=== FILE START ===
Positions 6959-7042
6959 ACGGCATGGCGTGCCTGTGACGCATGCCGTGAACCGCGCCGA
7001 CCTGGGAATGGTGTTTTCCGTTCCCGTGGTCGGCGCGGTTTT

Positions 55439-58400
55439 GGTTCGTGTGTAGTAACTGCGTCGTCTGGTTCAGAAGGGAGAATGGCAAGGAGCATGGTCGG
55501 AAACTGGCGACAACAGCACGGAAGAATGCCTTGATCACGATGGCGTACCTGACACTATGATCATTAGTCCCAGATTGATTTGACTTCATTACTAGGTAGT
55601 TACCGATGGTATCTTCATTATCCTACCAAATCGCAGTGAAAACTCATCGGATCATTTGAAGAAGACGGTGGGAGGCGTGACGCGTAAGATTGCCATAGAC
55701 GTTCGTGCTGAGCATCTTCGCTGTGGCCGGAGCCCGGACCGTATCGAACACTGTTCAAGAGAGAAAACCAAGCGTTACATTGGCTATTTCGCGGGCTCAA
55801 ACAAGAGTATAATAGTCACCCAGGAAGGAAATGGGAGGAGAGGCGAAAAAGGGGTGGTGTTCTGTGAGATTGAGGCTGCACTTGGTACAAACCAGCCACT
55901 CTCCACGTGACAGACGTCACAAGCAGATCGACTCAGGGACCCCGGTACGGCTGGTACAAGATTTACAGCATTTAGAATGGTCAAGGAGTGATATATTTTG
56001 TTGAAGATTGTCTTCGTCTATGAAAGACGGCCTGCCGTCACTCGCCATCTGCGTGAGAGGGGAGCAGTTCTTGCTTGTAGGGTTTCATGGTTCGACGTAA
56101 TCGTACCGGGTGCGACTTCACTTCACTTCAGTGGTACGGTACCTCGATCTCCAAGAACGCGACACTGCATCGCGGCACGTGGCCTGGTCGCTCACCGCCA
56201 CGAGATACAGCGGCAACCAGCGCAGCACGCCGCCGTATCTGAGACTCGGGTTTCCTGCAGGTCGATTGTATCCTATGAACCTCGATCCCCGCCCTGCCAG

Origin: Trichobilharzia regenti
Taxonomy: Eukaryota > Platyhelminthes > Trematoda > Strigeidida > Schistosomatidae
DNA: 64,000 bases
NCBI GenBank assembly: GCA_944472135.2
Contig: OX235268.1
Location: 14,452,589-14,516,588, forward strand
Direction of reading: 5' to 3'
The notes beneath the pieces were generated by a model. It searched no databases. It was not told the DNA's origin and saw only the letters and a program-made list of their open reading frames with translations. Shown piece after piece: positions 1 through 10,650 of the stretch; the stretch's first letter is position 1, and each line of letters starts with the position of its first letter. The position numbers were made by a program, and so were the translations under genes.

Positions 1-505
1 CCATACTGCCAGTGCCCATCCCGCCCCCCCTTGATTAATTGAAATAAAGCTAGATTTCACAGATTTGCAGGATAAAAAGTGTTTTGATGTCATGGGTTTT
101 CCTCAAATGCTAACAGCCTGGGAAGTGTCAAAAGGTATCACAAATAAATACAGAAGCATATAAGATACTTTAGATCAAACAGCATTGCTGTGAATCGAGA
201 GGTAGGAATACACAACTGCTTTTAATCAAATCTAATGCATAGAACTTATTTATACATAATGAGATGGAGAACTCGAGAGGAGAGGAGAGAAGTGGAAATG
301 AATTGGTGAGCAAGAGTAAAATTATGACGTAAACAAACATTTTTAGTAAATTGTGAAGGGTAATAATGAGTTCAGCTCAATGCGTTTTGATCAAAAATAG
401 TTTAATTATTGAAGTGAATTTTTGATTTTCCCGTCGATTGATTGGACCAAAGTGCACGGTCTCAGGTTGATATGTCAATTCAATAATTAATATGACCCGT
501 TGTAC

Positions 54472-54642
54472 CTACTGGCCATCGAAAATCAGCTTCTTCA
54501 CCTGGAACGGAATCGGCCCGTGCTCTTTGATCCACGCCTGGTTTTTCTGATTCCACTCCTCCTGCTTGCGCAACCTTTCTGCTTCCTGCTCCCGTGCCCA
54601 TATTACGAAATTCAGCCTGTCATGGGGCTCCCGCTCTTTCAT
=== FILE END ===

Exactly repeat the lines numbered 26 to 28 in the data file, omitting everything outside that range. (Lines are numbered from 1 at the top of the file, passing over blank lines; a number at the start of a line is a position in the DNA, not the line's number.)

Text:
301 AATTGGTGAGCAAGAGTAAAATTATGACGTAAACAAACATTTTTAGTAAATTGTGAAGGGTAATAATGAGTTCAGCTCAATGCGTTTTGATCAAAAATAG
401 TTTAATTATTGAAGTGAATTTTTGATTTTCCCGTCGATTGATTGGACCAAAGTGCACGGTCTCAGGTTGATATGTCAATTCAATAATTAATATGACCCGT
501 TGTAC